SELECT * FROM test_monitoring WHERE id = 100;

        ID      VALUE                                                           
---------- ----------                                                           
       100   255.5571                                                           

--And now the index shows up as used:
SELECT index_name, used FROM v$object_usage WHERE index_name = 'TEST_MONITORING_IDX';

INDEX_NAME                     USE                                              
------------------------------ ---                                              
TEST_MONITORING_IDX            YES      

Granville Bonyata

Dbms_xplan by Granville Bonyata

I  am extremly busy these days and do not have any time to blog.That’s why my friend Granville Bonyate decided to write few small posts.Here is the first on in series.


Having worked with Oracle for many (twenty!) years, I sometimes find new features released several years ago that I didn’t catch at the time. Most recently, it would be that 10g added the display_cursor function to dbms_xplan. Most usefully, you can pass in the Sql-Id (from v$sql) and get the formatted execution plan for a SQL statement: Select * from table(dbms_xplan.display_cursor(‘d5dj7zctjwy1y’)); More information here:



Very useful when you’re at a site that doesn’t have TOAD or OEM.

Granville Bonyata


OEM 11g Grid Control Release 1

Oracle is releasing OEM 11g  on April 22nd.However OEM 11g R 1 is available to download from Oracle E-Delivery site ( 3 files total 4.2 Gb – Linux x86-64 )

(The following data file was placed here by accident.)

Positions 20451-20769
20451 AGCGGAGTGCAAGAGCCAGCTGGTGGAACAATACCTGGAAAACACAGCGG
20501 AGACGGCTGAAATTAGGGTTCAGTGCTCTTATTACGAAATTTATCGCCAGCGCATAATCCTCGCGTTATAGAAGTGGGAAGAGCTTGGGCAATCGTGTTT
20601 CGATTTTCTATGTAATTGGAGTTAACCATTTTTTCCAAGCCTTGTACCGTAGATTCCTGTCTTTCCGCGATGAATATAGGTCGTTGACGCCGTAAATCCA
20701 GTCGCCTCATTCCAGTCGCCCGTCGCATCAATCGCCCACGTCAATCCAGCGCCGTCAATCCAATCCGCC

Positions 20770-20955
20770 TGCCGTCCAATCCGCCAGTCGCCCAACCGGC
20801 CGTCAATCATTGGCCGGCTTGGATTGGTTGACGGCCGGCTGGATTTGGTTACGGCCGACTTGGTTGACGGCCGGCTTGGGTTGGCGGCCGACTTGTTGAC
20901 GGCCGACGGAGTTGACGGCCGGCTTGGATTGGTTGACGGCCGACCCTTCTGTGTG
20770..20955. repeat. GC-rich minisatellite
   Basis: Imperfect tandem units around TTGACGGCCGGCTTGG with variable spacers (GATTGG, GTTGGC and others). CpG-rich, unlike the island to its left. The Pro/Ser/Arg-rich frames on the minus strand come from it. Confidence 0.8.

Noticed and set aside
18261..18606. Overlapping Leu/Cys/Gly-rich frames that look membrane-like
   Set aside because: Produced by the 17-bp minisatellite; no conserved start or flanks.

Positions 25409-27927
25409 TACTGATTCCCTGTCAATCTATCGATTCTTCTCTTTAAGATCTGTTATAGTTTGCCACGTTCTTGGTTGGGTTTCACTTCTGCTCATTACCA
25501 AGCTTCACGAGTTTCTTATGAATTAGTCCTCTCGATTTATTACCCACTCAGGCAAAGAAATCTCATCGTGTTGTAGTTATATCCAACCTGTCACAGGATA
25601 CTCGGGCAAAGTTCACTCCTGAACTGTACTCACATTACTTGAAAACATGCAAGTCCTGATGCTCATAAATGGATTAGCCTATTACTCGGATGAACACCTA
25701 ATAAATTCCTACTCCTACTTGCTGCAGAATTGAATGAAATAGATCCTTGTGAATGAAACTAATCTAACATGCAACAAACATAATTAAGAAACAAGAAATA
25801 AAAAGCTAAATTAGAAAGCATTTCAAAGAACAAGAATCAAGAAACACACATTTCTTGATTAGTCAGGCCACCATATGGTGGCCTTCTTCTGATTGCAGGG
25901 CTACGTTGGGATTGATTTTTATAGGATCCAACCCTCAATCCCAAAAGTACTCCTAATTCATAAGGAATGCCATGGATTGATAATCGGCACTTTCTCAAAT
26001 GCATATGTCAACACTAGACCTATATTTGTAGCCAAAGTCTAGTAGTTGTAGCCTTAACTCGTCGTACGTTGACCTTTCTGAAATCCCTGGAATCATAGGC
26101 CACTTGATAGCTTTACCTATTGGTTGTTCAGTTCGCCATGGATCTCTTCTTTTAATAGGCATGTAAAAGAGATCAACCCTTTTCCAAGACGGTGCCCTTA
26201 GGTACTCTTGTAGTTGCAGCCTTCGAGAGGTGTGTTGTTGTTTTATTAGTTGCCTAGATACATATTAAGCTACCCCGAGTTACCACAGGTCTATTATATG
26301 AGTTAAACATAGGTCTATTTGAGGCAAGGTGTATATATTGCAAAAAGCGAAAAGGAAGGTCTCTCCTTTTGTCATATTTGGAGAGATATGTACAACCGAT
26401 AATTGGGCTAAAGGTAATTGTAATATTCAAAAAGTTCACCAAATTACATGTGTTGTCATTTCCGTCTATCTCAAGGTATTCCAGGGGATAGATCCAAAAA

Also you can register for Webcast to watch this live event:



Oracle originally  had OEM 11g R1 documentation available online but it’s removed .It will be back after live event on April 22nd.

Documentation is back:


ORION (Oracle I/O Calibration Tool) included in 11g R2

Apparently Oracle  included this tool into 11g release 2 database.Orion binary is located under  $ORACLE_HOME/bin .

Quick run with help command will give very detail explanation how to use this tool.Also

Kevin Closson’s Oracle blog got post about Orion:


-bash-3.2$ orion -help
ORION: ORacle IO Numbers — Version

ORION runs IO performance tests that model Oracle RDBMS IO workloads.
It measures the performance of small (2-32K) IOs and large (128K+) IOs
at various load levels.
Read more of this post

Direct path reads and serial table scans in 11g

To answer comment by Frits about Doug Burns observation of using full table scans that resulted in direct path  reads.

 Here is explanation from Oracle itself:

There have been changes in 11g in the heuristics to choose between direct path reads or reads through buffer cache for serial table scans.
In 10g, serial table scans for “large” tables used to go through cache (by default) which is not the case anymore.  In 11g, this decision to read via direct path or through cache is based on the size of the table, buffer cache size and various other stats.

Direct path reads are faster than scattered reads and have less impact on other processes because they avoid latches.

References: High ‘direct path read’ waits in 11g    Note: 793845.1